Police and Get Safe Online team up to protect Derbyshire residents against identity theft

Posted on 25th June 2014

Derbyshire Constabulary are working alongside Get Safe Online to protect the Derbyshire public from falling victim to scams involving identity theft.

Police are supporting Get Safe Online’s Social Engineering campaign as they launch series of informative online videos to raise awareness of identity theft after reports revealed how the scam has cost victims over £21 million this year alone.

Social engineering, similar to that of identity theft, sees fraudsters deceiving victims into handing over their personal or financial information. Examples of this include phishing emails, fraudulent phone calls asking people for personal or financial information, or phone calls from fraudsters impersonating computer technical support agents.

The short online videos offer information and advice around what to look for with fraudulent emails and phone calls and how the public can take steps to protect themselves from the crime.

Tony Neate, Chief Executive of Get Safe Online, said: “It’s important that the public are aware of what social engineering actually is, as there are so many types which can lead to the theft of your money or identity.

“It can be easy to fall prey to social engineering, as schemes can be elaborate and highly convincing, with approaches usually made by somebody you think you should trust or appears to be in authority.

“It’s not just individuals who are likely victims, it’s also businesses. We hope that by raising awareness of how to avoid becoming a victim of social engineering through our online videos and activity with our partners, we can help prevent it from happening to others.”

Detective Inspector Rob King, Head of the Derbyshire Economic Crime Unit said: “Fraudsters can be highly convincing but thankfully there are steps that we can all take to protect ourselves, family and friends from falling victim to identity theft.

“Firstly, always be wary of people requesting confidential or personal information and ensure that you never reveal your personal or financial data including usernames, passwords, PINs or other forms of ID.

“Remember that your bank or building society will never ask you for your password or banking details over the phone or through email so end all communication and report suspicious activity to Action Fraud.”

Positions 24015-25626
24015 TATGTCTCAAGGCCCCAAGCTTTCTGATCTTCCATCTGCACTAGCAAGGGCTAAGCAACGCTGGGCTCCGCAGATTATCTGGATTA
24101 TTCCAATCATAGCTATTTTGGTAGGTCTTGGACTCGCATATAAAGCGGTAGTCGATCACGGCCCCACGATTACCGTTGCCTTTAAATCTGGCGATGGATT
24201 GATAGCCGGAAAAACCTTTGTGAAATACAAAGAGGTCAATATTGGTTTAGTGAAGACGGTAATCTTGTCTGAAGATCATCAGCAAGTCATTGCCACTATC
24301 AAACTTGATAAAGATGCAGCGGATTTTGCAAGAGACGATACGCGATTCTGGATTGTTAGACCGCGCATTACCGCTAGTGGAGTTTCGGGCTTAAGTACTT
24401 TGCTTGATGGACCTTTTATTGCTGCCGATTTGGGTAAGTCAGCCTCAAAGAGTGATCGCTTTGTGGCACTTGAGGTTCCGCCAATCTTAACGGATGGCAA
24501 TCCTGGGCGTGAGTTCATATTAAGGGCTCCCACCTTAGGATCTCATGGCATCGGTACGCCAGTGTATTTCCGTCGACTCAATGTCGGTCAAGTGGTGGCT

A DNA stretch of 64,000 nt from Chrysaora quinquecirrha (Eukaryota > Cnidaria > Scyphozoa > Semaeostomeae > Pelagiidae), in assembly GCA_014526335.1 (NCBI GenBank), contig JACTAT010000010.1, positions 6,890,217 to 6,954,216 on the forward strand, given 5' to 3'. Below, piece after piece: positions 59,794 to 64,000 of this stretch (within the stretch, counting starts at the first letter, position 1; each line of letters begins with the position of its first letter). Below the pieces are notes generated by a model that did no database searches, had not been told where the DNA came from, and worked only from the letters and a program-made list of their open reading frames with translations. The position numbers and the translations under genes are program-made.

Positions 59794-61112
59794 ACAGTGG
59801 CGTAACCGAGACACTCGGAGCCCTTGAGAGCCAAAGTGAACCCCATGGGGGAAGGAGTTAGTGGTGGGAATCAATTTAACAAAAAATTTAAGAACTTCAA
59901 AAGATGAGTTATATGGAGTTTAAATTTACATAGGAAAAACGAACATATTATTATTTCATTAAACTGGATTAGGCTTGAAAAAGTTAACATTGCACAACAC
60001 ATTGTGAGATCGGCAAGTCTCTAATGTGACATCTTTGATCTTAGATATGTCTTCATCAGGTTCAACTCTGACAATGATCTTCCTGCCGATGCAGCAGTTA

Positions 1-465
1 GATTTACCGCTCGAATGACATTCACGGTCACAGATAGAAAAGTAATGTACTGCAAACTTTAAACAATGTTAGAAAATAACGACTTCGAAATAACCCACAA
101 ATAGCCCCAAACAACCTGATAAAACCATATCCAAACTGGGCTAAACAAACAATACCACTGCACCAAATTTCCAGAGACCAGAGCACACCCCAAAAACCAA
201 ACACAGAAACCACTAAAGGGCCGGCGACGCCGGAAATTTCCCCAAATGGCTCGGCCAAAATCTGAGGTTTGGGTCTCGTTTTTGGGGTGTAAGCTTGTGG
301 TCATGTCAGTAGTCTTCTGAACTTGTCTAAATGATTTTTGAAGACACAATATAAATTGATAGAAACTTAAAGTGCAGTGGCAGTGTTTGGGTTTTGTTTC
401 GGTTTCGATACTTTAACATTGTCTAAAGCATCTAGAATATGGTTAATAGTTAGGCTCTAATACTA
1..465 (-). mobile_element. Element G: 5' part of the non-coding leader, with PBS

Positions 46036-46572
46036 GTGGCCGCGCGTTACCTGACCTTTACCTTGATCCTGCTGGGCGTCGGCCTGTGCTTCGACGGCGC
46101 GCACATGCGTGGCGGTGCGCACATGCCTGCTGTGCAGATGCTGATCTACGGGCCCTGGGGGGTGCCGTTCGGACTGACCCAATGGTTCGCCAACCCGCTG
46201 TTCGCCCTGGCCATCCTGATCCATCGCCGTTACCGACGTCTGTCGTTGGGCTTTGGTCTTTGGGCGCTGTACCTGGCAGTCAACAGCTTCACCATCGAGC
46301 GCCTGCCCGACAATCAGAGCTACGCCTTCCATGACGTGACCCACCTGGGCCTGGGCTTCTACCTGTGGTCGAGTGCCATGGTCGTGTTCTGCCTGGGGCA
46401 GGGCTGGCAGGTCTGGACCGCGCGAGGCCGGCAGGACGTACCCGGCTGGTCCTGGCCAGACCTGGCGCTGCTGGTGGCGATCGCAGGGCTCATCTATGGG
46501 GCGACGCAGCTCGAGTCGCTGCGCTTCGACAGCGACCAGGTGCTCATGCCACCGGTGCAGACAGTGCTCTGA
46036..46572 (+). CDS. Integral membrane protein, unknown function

Other crime prevention advice includes:

  • Ensure that the organisation or website are genuine before supplying card information for payment;
  • If you receive a phone call requesting confidential information, verify it is authentic by asking for a full and correct spelling of the person’s name and a call back number;
  • Check the number matches the contact number on the relevant website. Even then, the criminal may have used special software to display the authentic number;
  • If you are asked by a caller to end the call and phone your bank or card provider, call the number on your bank statement or other document from your bank – or on the back of your card. However, be sure to use another phone from the one you received the call on to ensure that a fraudster is not on the line by having kept the call open. If you cannot access another phone, be sure to hang up for at least five minutes before you dial out, or call a friend (whose voice you recognise) before making another call;
  • Do not open click on links or open email attachments from unknown sources.

For information around frauds and scams visit the dedicated Stamp out Fraud in Derbyshire webpage at www.derbyshire.police.uk/stampoutfraud.

To watch the videos or more information on social engineering scams visit www.getsafeonline.org/socialengineering.

Do you need a quick answer to a general question? Then we recommend you visit the national Ask The Police web site.